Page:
Today, like the 1970s, we are experiencing a market that favors a small, elite group of companies that command similar valuations to the group of companies mentioned above. We are not sure how much longer this can last. Here’s what we do know: If you spend a lifetime identifying and investing in quality companies that appear undervalued, we are confident that you will do quite well. If you spend a lifetime buying good companies that are also very expensive, it is likely you will eventually make some of the mistakes we just mentioned…and this will test the will of even the most patient investor. For our part, we will continue to search out and own good companies that we are convinced can also be good investments.
Our willingness to look where others can’t or won’t yields key advantages
“Wee” Willie Keeler was a diminutive lefty who was one of baseball’s biggest stars in the 1890’s. At 5 feet, 4 inches tall, Keeler took advantage of his 140-pound frame while becoming a batting champion twice in his major league career. Eighty-five percent of Keeler’s hits were singles in his 19-year career, and he finished with 366 sacrifice hits, the 4th highest total in history to this day. Back then, they had not yet come up with the term “small ball,” but if they had, Wee Willie would have been named the inventor.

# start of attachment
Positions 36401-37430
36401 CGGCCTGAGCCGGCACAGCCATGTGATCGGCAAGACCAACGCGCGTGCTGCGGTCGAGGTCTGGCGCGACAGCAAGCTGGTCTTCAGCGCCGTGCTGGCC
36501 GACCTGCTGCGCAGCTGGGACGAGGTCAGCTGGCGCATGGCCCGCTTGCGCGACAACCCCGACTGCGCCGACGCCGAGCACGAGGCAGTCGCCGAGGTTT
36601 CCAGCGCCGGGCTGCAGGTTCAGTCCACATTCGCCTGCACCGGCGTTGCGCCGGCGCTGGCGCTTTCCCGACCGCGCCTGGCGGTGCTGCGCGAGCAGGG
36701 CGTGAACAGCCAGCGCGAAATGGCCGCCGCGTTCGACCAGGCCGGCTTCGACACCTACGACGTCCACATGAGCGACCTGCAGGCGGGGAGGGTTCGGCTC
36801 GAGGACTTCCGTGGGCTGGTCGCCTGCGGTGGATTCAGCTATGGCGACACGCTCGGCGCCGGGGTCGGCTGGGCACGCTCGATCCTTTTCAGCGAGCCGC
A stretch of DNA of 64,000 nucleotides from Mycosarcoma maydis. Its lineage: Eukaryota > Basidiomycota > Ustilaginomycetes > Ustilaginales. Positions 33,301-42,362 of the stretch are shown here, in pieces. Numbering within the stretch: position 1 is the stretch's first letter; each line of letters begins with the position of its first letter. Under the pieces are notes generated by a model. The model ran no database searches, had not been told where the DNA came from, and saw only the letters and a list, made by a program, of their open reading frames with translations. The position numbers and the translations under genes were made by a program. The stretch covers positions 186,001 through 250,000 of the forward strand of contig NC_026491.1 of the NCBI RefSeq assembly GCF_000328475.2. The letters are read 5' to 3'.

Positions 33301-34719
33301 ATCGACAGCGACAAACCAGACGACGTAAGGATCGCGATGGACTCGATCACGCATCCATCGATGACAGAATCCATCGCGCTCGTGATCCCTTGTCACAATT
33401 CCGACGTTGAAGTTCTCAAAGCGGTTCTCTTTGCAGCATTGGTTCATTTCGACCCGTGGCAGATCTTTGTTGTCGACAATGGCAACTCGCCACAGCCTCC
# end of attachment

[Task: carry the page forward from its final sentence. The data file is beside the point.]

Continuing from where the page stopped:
Wee Willie wielded a bat that was just 30 inches long, the shortest ever used in the majors, and he choked up so far that Sam Crawford said, “He only used half his bat.” Keeler himself suggested, “Learn what pitch you can hit good, then wait for that pitch,” but he is best remembered for his description of his hitting style to Brooklyn Eagle writer Abe Yager: “Keep your eye on the ball and hit ‘em where they ain’t; that’s all.”
Like Keeler, our group is small in stature, but we take advantage of our gifts. We are always carefully assessing the income landscape and trying to take advantage of areas that others are not exploiting. In the fourth quarter, we added several new positions to the Punch Income Strategy, each of which we believe is an underappreciated opportunity to produce both income and capital appreciation over time.